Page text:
Stewart Sugg wrote
and directed his first feature film, Fast Food. Shot on a small budget, the film
sold extensively around the world, played in the London Film Festival and gained a UK
release. Stewart was then commissioned to write and direct a £3 million feature film for
the renowned producer Norma Heyman at Pagoda Films. Production began in London on March
27, 2000 and wrapped later that spring.
This is an odd, but lovable British cross of Big Daddy and Rain Man with
guns and violence from newcomer Stewart Sugg. International acting heavyweight Stellan
Skarsgård stars as a retiring hit man, Felix. He is the last of the "old
school" hit men who founded this boiler room "club", complete with full
bar. Felix has a very different set of values and sense of honor than the new youthful
regime, resulting in a clash with the tantrum-prone kid, Big Bob, who leads the band of
assassins. Big Bob orders a hit on Felix after he leaves, and spends most of the film
trying have Felix killed. Meanwhile, Felix has taken an assignment to look after a wealthy
patron's son while he is away. When Felix arrives, he finds an "idiot manchild"
in his thirties who has never left left the house (shades of Being There?) due to
a neurotically overprotective father. Bubba is played by the ever-portly Chris Penn in a
convincing, if underplayed, example of casting against type.
Felix finds Bubba for the first time grotesquely dressed like a twelve-year-old boy
surrounded by toys and stuffed animals. After only one afternoon, Felix decides to move
Bubba to his own flat. It is at this point that Felix's expostition is revealed to us,
including a thematically prominent relationship with the beautiful and engaging Sherry
(Jacqueline McKenzie), which is quickly going sour because of hard-boiled Felix's
inability to express his feelings. Bubba learns quickly (perhaps a bit too quickly,
threatening my suspension of disbelief) by watching and following Felix, and is soon
drinking, smoking, and having a sexual relationship with an empathetic girl he meets in a
bar, Kat (Sienna Guillory). However, Bubba is not the only one undergoing an accelerated
education; Felix, too, is learning some hard lessons.
A career hit man finds himself the target in Kiss Kiss (Bang Bang), a stylish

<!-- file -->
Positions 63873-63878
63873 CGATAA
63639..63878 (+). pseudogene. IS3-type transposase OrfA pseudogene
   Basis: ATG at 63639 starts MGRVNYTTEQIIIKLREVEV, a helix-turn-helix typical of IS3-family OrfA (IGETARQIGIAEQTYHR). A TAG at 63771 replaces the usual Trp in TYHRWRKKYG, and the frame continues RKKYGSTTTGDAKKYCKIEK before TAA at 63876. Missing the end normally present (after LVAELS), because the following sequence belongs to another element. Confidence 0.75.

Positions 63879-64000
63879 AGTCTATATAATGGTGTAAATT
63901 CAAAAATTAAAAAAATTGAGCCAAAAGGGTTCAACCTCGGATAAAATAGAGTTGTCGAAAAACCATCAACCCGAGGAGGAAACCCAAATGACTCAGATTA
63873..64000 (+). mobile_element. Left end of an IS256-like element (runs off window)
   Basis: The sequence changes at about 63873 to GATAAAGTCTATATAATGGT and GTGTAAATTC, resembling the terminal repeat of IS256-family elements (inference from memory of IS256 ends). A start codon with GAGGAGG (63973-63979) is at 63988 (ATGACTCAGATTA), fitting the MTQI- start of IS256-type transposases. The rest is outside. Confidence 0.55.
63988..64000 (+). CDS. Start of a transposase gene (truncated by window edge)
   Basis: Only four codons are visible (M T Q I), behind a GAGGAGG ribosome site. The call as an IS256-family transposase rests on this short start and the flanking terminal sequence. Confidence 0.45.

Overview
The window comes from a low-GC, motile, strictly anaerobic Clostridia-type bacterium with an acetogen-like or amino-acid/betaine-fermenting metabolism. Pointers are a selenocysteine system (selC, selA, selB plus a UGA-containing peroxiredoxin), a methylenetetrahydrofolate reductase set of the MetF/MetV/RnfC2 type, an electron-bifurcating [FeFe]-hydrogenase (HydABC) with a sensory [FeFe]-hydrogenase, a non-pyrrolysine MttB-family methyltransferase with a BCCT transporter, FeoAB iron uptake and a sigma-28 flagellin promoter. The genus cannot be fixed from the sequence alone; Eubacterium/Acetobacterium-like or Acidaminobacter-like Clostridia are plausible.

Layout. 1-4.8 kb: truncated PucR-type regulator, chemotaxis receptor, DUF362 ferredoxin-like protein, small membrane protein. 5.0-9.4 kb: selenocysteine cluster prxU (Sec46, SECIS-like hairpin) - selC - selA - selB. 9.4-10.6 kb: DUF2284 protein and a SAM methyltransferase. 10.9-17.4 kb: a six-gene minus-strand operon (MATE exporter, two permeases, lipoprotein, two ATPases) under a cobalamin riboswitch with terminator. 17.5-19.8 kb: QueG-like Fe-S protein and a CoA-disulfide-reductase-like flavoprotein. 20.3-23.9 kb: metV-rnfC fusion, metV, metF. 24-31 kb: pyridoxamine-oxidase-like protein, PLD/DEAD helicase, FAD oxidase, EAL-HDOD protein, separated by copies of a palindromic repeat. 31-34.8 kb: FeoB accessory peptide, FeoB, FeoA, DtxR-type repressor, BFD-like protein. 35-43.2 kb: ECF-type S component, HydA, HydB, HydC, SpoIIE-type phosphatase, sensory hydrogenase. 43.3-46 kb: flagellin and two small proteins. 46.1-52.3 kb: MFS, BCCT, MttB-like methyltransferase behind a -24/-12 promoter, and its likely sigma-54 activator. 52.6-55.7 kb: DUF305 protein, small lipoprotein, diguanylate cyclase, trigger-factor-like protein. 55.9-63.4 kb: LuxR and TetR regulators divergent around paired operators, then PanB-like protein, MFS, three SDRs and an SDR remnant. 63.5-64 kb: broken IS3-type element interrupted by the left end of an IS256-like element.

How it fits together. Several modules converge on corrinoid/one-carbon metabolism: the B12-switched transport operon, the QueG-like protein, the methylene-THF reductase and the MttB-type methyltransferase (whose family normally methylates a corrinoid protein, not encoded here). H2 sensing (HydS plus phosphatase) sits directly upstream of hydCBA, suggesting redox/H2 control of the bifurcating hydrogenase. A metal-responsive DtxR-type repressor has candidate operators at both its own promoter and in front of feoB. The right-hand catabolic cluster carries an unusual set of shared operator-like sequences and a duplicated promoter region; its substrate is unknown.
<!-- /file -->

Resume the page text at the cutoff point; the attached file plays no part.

genre hodge-podge in which lethal violence and acceptably limned sentimentality cohabit
with varying degrees of success. Contempo London-set pic has a fetching '60s retro feel
but is defiantly uneven in its plotting, relying too much on genetic notions of family
ties and generalizations about beauty to be found in an ugly world. In rendering
semi-sordid proceedings light rather than lugubrious, the excellent jazzy and choral score
by composer John Dankworth cannot be overestimated... Production design is snappy, acting
In Kiss Kiss (Bang Bang) first time writer-director Stewart Sugg attempts to (yet
again) meld the crime genre with a quirky buddy comedy, and while the results are mildly
entertaining, it doesnt quite make good on its interesting premise and a great lead
cast. Certainly the film grabbed me in the first ten minutes with its stylish, quirky
opening scene, but all too soon Kiss Kiss (Bang Bang) adopts a snails pace;
taking forever and a day to complete the first act, and languishing until midway through
the second when the beautiful Ms. McKenzie makes her welcome appearance.
Above all, it is the writing that lets the film down. While containing
some entertaining set pieces - a nicotine overdose brought on by a hundred simultaneous
patches being one of them - there just isnt enough meat on the bones. Wonderful
character actors in their own rights, Stellan and Jacqueline certainly have their moments,
and despite a script that has him silent and doeful for most of the film, Chis Penn
provides quite a reasonable Forrest Gump. But their best efforts are hampered at every
turn by dangling subplots, poor dialogue and a bunch of laughably underwritten and
over-played supporting roles.
The DVD and
video are available in Europe (Region 2 format).
Check out cast information & Andrew Howe's review.
trailer at Allocine.fr
(Click on "Bande Annonce")
Read or view the interview with Stellan and Stewart at the
Dinard British Film Festival.